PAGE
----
Swinton Park – Restaurant Review
by Paul Howard
An essential part of the Swinton Park experience is in the restaurant, known as Samuel’s after Samuel Cunliffe-Lister. He acquires the estate for the family in 1882. It was he who commissions the magnificent Victorian dining room. The approach is either from along the broad picture-lined main corridor or by regally descending the main staircase from the bedrooms above. Either way, this creates a sense of anticipation for the visual and gastronomic treats to come.
Tall windows on three sides of the dining room give airy views over the parkland. They lead the eye up to a spectacularly ornate gilded ceiling. At one end of the room a mirror set over an enormous marble fireplace adds to the sense of space and light. Each dining table is simply but effectively set. A tall elegant vase of lilies is the main decoration on crisp white linen. This table theme wisely does not attempt to compete with the room’s opulence. This really is a space worth dressing up for.
It is also worth arriving thirty minutes before the allotted dining time. That way you can sit at the bar to enjoy an apéritif while mulling over the menu and wine list. The bar itself is a wonder. This octagonal space is designed to house artistic trophies acquired from European Grand Tours before it became the family Chapel. It adapts well to its contemporary role. Over Champagne cocktails and nibbles we discover that Samuel’s offers three menus; a seven-course Tasting menu, plus the three course Classic menu and a Garden produce menu featuring vegetarian dishes. The Classic and Garden menus can be mixed together, so take plenty of time to choose from the delights on offer.
“Less formality than these beautiful surroundings might imply”
The cuisine is best described as Modern British, featuring the seasonal and the local. Much of the produce is either from the four acre kitchen garden or from the estate. This is a rich source of game, fresh water fish and wild ingredients. Food miles and ecology are high on the agenda here, and the kitchen has several awards for sustainability to add to its formidable culinary reputation. Head Chef Simon Crannage has been Executive Chef since 2007, maintaining his three rosettes standard with considerable talent.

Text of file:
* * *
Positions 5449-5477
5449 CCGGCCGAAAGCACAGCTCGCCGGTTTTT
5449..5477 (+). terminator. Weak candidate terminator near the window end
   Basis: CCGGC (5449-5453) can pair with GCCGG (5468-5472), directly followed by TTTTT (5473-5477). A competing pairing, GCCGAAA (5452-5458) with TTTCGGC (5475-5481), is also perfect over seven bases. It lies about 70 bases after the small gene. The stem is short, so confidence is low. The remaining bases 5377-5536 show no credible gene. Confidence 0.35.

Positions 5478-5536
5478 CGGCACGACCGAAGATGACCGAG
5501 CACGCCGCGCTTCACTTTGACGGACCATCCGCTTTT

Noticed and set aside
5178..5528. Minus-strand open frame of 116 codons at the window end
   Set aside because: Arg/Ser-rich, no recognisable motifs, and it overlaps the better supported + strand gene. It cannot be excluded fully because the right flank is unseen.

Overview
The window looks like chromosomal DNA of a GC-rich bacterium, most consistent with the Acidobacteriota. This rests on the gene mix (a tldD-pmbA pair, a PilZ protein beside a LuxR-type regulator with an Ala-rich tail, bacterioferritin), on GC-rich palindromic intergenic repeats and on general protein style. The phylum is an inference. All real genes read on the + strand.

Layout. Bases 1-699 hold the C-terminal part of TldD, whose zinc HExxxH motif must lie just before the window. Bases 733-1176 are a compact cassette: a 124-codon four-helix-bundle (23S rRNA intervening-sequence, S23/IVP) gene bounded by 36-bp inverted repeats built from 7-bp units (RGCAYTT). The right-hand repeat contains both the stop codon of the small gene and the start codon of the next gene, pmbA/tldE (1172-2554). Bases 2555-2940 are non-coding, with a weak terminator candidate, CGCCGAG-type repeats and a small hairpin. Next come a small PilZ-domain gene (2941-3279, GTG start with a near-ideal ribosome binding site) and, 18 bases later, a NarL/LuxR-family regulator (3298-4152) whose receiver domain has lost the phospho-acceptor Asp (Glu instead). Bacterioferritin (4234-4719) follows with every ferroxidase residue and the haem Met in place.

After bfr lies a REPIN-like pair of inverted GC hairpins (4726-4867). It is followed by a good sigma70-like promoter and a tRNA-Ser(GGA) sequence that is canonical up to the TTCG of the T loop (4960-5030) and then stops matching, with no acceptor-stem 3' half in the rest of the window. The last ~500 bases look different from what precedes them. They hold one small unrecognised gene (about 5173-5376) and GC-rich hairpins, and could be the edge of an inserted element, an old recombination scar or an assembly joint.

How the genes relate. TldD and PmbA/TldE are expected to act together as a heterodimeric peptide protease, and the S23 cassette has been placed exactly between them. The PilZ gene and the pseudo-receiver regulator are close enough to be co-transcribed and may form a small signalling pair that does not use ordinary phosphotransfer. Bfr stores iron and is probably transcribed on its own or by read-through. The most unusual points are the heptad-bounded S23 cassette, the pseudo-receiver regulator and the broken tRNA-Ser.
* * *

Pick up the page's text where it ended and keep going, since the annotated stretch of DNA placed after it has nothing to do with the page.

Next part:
We mull over then order fish and game before the highly polished parquet floor echoes our footsteps to the table. Thankfully, all is not quiet in the dining room. Instead, there’s a relaxing atmosphere and less formality than these beautiful surroundings might imply. It is neither stuffy or intimidating despite the luxurious setting.
The extensive wine list offers rich and interesting pickings. There is a sommelier on hand to give excellent advice. We express a preference for a full bodied white wine, and a bottle of Tahbilk’s Marsanne 2005 fits the bill nicely. This Australian winery is famous for growing this under-appreciated grape, one capable of richness and power. Mineral aromas and acacia flavours make for a versatile partner. Armed with a selection of delicious individual breads, we enjoy an impressive courgette velouté with parmesan foam as a pre-starter. It’s a herald of things to come.
“Trout is excellent but the sole was a tour-de-force”
The starters arrive. Both present superbly, the fish dishes marrying flavours and contrasting textures. The estate trout is artfully assembled with pickled garden vegetables and peppery watercress on a bed of fennel toast.
The poached lemon sole is served on a bed of finely chopped leeks. A velvety potato velouté circles it and Mrs. Kirkham’s extra mature Lancashire cheese tops it off. Verdict: the trout is excellent but the sole was a tour-de-force.
Now for the main courses. First, halibut fillet, glazed with broccoli purée, with smoked garlic and toasted almonds to accompany it. This also includes the most exquisite cube of Crab cake. Perfectly cooked, perfectly balanced.
What could be more evocative of Swinton Park than grouse? Melt-in-the-mouth and beautifully pink, dabs of butternut squash and lemon caramel purée surround it. A side board contains portions of braised red cabbage, fondant potato and brambles, while a sprig of flowering purple heather adds a visually playful twist. An exquisite signature dish.
“A sumptuous and romantic setting”
Pre-desserts are served as the light outside fades. An apple Martini makes a nicely sour plate cleanser. That it comes as a jelly makes it as amusing as it is refreshing.
For dessert, a warm pistachio and olive oil cake with a white chocolate ganache and a portion of raspberry sorbet juxtapose hot and cold. However, the star turn of the entire evening is the Granny Smith dessert from the garden menu. The presentation is delightful. The greenest apple mousse is cut by mandolin-thin slices of crisp apple. It is incredibly pure and light, set off by a bergamot syrup and lemon sorbet.
We are both still marveling at this Granny Smith finale over coffee and petit fours in the drawing room. This sumptuous and romantic setting is a fine place in which to end any meal. We revel in its Palladian splendour; big bay windows, powder blue and gilded decor, chandeliers and family portraits all contribute to a rare ambience. With comfortable sofas to lounge in, goodwill emanates from all. Time then for an Armagnac before retiring.
Samuel’s Restaurant, Swinton Park, Masham, Ripon, North Yorkshire, HG4 4JH